During the first few years of her life, Dee Ann was raped by members of her family. ‘My grandmother, her boys raped me … She’d be driving the car while they were raping me on the back seat … The boys were AFL players. We’d be going to their football games and that, and they’d be raping me, and I just couldn’t understand how my grandmother couldn’t have seen that.’
Dee Ann said that DOCS were called more than 30 times. ‘They were informed I was in moral danger, but at no stage was I taken from my mother until I was four years, and by that time I had been raped repetitively … I don’t understand how DOCS just left me like that.’
Dee Ann was made a ward of the state in the mid-1980s, and placed with non-Indigneous foster parents Jack and Shirley. Jack treated Dee Ann ‘really, really well’, and she remembers him with great fondness. ‘If I hadn’t lived with that man for the time that I did, I don’t think that I’d be alive … He was a gentleman. Nothing but … I know I’ve called hundreds of women “Mum”, but that’s my dad, you know’.
Dee Ann’s relationship with her foster mother was troubled. ‘I wasn’t the little girl she expected. She couldn’t put me in a tutu, or take me to ballet and that. I just wasn’t like that.’ She took Dee Ann to doctors who put her on dexamphetamine for ADHD, restricted her diet and gave her school lunches she couldn’t eat, and told her school principal that she had stolen money.
Dee Ann ran away, but was intercepted by the police. ‘My mother was Jekyll and Hyde, you know. Like, in front of the police, she was the perfect woman, but the minute I got home …’
Dee Ann told DOCS that she didn’t want to live there anymore. ‘It was the worst mistake of my life’, she said. ‘The way it was put to me was that the laws had changed with DOCS … If you were of an Aboriginal background, you couldn’t be put in the care of sole white foster carers. One of them had to be Indigenous.’ Jack applied unsuccessfully for custody, and Dee Ann came under the care of the Aboriginal Children’s Service in central New South Wales.
Overnight, Dee Ann found herself living with a large Aboriginal family ‘out in the middle of the country’. Water came from a bore, milk came from a goat, and clothes smelt of smoke because they were dried in front of a fire. ‘We had so many kids coming and going from that house … There was like marijuana plants growing in the back shed … I honestly couldn’t believe they just left me there.’
An old man who lived there tried to molest her. ‘The old man that she had living with her, that was feeding her animals and that, like there’s 30 dogs at this house, and pigs … and they weren’t looked after, there were too many kids to look after, you know. And he also tried to rape me … When I spoke out about it, it was like I just wasn’t being listened to.’ One of boys in the family also tried to rape her. Again, when she spoke out, her foster mother wouldn’t believe her.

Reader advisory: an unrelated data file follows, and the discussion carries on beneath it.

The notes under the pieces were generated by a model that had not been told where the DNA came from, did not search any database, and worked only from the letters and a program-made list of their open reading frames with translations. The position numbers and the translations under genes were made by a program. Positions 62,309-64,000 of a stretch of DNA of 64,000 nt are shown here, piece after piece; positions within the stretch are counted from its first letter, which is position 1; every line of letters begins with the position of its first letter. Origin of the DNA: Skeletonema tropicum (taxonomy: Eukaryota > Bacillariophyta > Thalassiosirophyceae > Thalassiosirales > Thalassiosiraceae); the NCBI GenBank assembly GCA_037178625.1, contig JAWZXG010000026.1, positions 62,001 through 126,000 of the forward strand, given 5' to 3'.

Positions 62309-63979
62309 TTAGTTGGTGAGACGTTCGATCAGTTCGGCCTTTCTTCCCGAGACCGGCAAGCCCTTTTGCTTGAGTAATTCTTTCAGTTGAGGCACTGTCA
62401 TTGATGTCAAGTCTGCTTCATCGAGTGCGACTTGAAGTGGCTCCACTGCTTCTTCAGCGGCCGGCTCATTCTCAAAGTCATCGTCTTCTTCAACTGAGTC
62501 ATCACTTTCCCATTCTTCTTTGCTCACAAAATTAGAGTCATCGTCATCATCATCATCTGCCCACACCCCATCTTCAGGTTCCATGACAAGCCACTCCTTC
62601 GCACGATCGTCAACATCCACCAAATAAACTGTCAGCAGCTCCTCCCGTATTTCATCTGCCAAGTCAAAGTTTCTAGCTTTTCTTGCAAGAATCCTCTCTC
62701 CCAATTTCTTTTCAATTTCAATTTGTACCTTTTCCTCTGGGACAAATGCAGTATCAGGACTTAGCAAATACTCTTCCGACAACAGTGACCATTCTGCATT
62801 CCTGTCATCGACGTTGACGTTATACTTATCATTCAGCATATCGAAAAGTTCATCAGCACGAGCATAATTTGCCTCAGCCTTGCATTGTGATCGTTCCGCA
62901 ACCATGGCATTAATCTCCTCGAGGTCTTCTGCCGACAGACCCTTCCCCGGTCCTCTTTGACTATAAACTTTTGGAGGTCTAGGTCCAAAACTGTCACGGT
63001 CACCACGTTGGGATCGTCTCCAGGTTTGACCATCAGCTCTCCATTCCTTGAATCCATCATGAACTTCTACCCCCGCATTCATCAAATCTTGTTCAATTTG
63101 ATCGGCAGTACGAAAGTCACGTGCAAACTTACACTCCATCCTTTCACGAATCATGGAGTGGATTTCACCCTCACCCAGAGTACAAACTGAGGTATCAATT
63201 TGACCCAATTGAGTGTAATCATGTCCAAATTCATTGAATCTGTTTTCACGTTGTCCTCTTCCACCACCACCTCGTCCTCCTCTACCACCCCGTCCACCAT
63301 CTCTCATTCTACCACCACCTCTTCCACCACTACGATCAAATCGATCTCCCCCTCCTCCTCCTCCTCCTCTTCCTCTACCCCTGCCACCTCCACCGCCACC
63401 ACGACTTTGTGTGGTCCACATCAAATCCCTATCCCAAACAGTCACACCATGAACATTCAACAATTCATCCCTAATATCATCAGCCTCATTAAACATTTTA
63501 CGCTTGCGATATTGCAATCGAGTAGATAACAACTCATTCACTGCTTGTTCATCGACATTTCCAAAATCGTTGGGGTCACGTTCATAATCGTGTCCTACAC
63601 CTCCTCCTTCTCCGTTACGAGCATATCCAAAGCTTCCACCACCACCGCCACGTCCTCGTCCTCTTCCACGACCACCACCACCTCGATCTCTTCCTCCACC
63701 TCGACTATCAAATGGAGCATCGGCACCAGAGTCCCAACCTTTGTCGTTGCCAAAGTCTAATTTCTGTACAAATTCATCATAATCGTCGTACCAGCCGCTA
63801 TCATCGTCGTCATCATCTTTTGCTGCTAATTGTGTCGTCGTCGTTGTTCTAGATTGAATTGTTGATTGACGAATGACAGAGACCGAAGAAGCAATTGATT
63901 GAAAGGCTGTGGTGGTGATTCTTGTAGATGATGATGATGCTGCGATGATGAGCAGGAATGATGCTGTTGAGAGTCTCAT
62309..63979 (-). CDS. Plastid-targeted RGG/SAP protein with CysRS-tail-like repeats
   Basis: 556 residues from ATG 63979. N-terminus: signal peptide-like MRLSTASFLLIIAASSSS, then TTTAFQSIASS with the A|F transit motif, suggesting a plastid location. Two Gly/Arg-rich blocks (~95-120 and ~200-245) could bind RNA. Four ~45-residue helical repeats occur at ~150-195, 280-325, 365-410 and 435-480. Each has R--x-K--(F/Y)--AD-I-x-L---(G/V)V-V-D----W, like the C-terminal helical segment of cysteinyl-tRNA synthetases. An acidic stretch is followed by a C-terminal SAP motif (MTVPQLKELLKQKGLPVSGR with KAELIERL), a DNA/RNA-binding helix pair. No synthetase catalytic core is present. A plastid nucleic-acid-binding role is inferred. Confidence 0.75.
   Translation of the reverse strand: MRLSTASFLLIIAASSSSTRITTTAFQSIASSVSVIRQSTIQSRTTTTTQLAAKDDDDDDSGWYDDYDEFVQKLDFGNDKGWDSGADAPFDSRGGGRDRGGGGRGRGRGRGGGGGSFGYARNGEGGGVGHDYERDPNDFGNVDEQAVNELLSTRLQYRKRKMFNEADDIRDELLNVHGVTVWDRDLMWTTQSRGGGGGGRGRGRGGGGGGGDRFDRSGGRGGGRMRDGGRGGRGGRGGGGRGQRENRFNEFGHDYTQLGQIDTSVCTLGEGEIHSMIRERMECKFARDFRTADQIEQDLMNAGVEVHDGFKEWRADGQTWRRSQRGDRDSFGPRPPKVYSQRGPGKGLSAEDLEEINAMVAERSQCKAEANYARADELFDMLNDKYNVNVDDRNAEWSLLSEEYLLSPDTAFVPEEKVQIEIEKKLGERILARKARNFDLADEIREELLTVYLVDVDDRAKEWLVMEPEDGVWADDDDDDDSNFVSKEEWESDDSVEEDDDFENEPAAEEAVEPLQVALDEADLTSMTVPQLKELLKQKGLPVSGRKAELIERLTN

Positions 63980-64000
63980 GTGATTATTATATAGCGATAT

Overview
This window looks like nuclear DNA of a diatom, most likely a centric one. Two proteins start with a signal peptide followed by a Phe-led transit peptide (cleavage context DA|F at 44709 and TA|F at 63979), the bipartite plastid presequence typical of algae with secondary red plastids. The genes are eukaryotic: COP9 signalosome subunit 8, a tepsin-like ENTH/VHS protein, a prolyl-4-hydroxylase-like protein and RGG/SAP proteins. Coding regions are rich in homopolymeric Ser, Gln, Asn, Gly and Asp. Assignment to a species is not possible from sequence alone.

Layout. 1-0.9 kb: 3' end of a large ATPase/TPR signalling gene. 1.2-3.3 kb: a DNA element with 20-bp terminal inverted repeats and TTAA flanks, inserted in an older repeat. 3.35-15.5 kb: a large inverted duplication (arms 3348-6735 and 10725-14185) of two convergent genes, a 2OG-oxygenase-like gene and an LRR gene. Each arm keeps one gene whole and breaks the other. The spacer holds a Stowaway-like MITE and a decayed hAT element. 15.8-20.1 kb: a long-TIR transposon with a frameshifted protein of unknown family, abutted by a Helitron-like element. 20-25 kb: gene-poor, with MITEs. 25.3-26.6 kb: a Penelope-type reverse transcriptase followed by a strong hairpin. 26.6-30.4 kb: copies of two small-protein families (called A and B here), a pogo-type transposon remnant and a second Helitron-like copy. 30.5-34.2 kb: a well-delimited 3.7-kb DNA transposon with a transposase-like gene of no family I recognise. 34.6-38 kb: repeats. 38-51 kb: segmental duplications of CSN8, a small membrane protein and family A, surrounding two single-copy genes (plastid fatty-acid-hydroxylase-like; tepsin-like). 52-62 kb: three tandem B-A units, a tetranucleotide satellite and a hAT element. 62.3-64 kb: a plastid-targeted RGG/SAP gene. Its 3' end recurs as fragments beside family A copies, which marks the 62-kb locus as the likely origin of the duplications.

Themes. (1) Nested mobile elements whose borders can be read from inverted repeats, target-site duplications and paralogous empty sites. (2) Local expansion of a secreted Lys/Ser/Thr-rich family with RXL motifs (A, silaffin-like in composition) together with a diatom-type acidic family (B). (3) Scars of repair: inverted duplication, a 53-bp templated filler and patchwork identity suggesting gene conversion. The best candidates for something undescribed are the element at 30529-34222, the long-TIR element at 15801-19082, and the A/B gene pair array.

Jack would come to visit Dee Ann, and was upset with the conditions she had to live in. ‘I honestly believe he died of a broken heart,’ she said.
Her next foster parents were drinkers who would ‘go out all night, and come home at like three o’clock in the morning’. She remembers getting blamed when their kids were caught stealing, and being physically abused by the foster father. On one occasion, when she revenge-punched one of their kids, the foster father ‘pulled me down the stairs by my feet, and he smashed my head on the stairs’. On another occasion, ‘he put me in a lunging yard, like a round yard for horses, and whipped me. Like, I just couldn’t understand how someone could be like that’.
After she left care, Dee Ann said that ‘I pretty much just found my own way’. The first people she moved in with gave her heroin and marijuana. She then lived with ‘people that I considered to be mother and father figures to me, but they were nothing … I probably thought at the time they loved me … They didn’t love me. I had to thieve to survive’.
In her 20s, Dee Ann discovered that she had many aunties she had never met. She asked herself, ‘Why is there no women in this family?’ The ‘only logical answer’ seemed to be that her grandmother had adopted them out to stop them from being raped by male relatives.
Dee Ann has ‘bad trust issues’, sleeps better in a jail than in her own home, and can’t get passed the hate she has for her mother. She doesn’t understand how her mother could just replace her with another baby and forget her. ‘Their excuse is, “Oh well, it was done to your mother … How can you blame her?” … That’s no excuse. It’s really not. If it was done to you, why would you do it to somebody else?’
Dee Ann began speaking about her experience a few years ago when she disclosed to a priest. She will never tell her grandmother about being raped by her uncles. ‘I honestly believe she’d die,’ she said.
Dee Ann is receiving counselling in prison, and is due for release in the coming months. She has no plans as yet. ‘I haven’t got anything that’s certain.’